Oh crap! I forgot to mention on day 2 that after dinner a cake was presented. It was Candace's birthday. (See photo at the bottom).
The next morning, I woke up late because of the heavy cake. (It was either that, or the couple of Oxycontin I took for my neck pain.) I grabbed some lunch and just kinda went from person to person chatting. As a few of us were on the lawn over-looking the lake, our services were requested in the garage. David was in the midst of his photo shoot, but was having trouble relaxing and smiling. Silly me was trying to think of something funny to say to him. But, before I could, four people had their shirts off to entertain him. So, there stood three girls in bras and Andrew (he goes bra-less). I do have photos of this, but they told us before we got there, "what happens at Lake George, stays at Lake George." (I just saw the movie, "The Hangover" and they have a takeoff of this: "What happens in Vegas, stays in Vegas. Except for herpes. That sh## will follow you everywhere.")
After the shirts came back on, I played a cancer-related song on the internet for Andrew. He liked it and said he could learn it and play it later that night. Cool! (I wish I was musical.) So, I let him do whatever it was he does to learn music.
Dinner that night was going to be all the usual suspects plus a bunch of neighbors who were helping out by offering guest rooms, kayaks, etc. for our stay. Before dinner started, we were treated to a story by Kathy. Kathy is a resident of Lake George and was diagnosed with colon cancer at age 26. (Oh yeah, I should mention...she'll be 86 next month!) http://www.youtube.com/watch?v=tTDvYqxZSSY Wow. What a lady! (I love her line at the time 6:40 in that video!)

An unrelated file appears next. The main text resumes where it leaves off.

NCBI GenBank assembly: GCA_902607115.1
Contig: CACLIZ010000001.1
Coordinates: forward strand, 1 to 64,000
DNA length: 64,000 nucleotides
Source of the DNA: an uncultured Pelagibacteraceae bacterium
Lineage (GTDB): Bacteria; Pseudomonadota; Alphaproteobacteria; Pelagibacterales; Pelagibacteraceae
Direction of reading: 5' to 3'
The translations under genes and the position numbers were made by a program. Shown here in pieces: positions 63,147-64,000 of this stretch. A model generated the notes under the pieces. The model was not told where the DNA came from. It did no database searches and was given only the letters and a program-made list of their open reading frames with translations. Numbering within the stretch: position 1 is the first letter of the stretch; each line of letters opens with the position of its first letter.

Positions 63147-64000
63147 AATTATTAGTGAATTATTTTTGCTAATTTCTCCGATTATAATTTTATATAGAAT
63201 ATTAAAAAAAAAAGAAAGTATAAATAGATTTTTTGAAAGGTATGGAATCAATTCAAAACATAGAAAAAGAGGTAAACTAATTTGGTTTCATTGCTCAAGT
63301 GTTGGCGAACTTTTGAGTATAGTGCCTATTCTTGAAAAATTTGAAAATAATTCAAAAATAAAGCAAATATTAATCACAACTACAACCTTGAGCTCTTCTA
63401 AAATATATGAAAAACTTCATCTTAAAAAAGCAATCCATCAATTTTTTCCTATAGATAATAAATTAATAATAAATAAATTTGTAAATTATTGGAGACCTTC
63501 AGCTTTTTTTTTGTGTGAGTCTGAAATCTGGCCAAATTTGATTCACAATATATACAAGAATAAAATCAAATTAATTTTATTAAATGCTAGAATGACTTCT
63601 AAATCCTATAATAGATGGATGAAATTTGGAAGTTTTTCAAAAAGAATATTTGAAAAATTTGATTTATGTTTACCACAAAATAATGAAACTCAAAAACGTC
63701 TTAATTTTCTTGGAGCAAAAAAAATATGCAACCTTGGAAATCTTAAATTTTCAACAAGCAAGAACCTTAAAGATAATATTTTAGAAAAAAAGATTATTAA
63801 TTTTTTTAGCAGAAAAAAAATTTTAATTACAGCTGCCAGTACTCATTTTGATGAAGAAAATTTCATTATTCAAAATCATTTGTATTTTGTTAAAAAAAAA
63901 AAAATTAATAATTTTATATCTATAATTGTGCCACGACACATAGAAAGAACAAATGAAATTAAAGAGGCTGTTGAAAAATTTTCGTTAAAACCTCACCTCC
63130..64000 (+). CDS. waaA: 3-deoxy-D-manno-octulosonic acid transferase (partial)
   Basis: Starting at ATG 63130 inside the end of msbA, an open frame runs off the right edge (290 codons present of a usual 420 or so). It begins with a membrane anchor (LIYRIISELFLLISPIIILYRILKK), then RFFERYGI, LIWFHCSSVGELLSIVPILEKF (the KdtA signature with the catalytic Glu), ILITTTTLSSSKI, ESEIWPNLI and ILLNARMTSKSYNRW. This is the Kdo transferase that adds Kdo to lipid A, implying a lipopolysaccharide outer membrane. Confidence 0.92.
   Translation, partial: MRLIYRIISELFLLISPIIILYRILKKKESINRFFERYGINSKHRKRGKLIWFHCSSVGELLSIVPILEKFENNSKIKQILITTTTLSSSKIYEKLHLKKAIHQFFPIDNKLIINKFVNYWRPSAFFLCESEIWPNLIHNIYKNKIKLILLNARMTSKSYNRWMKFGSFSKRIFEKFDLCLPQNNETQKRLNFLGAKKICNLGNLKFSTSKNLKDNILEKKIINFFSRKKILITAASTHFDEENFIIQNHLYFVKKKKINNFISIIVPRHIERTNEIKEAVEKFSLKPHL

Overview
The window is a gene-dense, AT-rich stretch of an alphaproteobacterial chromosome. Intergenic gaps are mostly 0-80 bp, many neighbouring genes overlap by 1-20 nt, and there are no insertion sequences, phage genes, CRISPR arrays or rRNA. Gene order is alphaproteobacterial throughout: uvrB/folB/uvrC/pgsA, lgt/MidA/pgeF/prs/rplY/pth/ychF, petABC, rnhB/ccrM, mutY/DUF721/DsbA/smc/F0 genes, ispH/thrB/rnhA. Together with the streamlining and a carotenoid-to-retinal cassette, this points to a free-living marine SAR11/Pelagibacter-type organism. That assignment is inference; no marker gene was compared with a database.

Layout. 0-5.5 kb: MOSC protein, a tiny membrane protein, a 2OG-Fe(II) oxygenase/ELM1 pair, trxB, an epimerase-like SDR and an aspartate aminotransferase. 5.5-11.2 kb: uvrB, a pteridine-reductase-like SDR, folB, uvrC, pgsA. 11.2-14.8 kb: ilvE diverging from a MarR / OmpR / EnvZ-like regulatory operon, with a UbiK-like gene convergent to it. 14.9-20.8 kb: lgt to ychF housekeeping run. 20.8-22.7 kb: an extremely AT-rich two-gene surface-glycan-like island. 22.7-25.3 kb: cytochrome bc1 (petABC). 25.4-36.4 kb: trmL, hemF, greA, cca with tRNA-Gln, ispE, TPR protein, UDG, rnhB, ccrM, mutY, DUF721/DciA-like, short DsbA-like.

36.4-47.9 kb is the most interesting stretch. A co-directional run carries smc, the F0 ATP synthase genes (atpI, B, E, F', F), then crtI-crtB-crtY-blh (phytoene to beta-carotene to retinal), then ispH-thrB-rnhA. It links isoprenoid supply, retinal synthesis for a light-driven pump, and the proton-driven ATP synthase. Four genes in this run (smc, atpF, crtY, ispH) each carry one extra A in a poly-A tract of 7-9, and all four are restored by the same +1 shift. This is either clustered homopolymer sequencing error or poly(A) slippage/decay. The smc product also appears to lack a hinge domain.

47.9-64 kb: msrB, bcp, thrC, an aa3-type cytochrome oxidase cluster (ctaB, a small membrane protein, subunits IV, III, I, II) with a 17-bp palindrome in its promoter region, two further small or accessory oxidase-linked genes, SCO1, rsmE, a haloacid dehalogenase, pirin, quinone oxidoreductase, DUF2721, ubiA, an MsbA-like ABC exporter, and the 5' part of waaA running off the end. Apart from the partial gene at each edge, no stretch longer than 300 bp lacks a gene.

After some picture-taking, we all gathered for dinner on the porch. It was a fantastic sunset that evening over the lake. Dinner was excellent (as usual, Tammy and Todd). While everyone was still seated, Hannah got up to talk. She was carrying some pages from Colondars past. Hannah talked a little about why they do the Colondar and then proceeded to talk about past models who have left us. She got through it, although I don't know how. I could not have and I never even knew these people. Our attention was then drawn to Troy's 15 year-old daughter standing down the hill on the dock. With bagpipes in hand, she began playing. She ended with "Amazing Grace" in honor of the Colondar models we lost. Then I lost it. (I warned you that I wasn't done crying.) David was next to me and I shared the longest man-hug of my life with him. You don't want to think this way, but the thought crossed my mind, "would I be on that list sometime?"
That's all for now. The keyboard is getting wet. I'll regroup and post part 2 of day 3 some other time.